It has been a momentous week for UK politics. With Parliament back from the summer recess MPs moved to seize the Order Paper from Government. There then followed an audacious move to legislate against a “No Deal” Brexit, a move which would hamstring the Government’s Brexit negotiation strategy. The Government’s strenuous attempts to prevent the passage of legislation to take the “No Deal” option out of the equation led to the withdrawal of the whip (in effect the suspension) of 21 Conservative MPs. The legislation that would prevent a No Deal outcome will return to Parliament early next week. It remains to be seen whether the legislation achieves Royal Assent and is written into law.
In the meantime, the plan to prorogue Parliament for five weeks ahead of the Brexit deadline moved on apace despite a number of legal challenges.
This week also saw the Prime Minister’s own brother, Jo Johnson, resign as Universities Minister registering his objection to the direction of the Brexit negotiations which he viewed as no longer in the national interest.
On a happier note Downing Street announced the arrival of a new resident as the Prime Minister and his partner unveiled Dilyn their new puppy.
The Prime Minister is keen to reinforce his Government’s resolve to achieve Brexit, with or without a deal by the 31st October deadline. But despite his vigorous defence of this policy it remains unclear whether this will be achieved.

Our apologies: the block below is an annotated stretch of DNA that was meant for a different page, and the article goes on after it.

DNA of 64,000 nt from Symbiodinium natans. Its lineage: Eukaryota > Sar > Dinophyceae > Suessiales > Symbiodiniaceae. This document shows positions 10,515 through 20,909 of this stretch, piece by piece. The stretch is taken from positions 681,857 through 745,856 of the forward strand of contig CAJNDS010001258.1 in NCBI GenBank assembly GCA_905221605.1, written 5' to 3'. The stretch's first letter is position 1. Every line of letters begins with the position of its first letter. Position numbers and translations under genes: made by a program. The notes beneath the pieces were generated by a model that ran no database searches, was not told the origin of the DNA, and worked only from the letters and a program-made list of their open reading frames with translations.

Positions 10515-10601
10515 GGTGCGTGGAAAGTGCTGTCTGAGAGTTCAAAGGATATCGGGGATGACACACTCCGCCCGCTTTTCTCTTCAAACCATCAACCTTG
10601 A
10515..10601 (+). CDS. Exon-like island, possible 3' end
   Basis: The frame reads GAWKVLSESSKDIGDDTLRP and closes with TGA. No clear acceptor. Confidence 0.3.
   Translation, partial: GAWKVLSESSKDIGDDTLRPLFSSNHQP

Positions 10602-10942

Implications for businesses
Amongst all this political turmoil it is difficult for businesses to plan ahead especially if the business model includes data transfers to or from EEA companies.
In the case of a No Deal Brexit on the date of departure the UK becomes a ‘Third Country’ in terms of EU data transference rules. This means companies that the UK will not have adequacy status, so needs to take particular steps when processing EEA* data, for example, the data of your customers or prospects or clients.
What you need to do
The UK will recognise all EEA countries as adequate under UK law. So there are no issues with you continuing to send personal data to the EEA.
The reverse, however, is not the case so there will be major changes when transferring personal data from the EEA to the UK. You need to prepare:
- “Know your data” specifically that data you process about EU individuals. Make sure your data mapping is up to date and identifies those individuals outside the UK, but within the EEA.
- Use Standard Contractual Clauses to enable transfers of personal data from the EEA to the UK and vice versa.
- If you are using Binding Corporate Rules, these will need to be adjusted slightly post-Brexit.
*EEA = The 27 European Member States, plus Iceland, Liechtenstein and Norway.
Please feel free to contact us if you have any queries or concerns about how Brexit will affect your business, by calling 01787 277742 or email email@example.com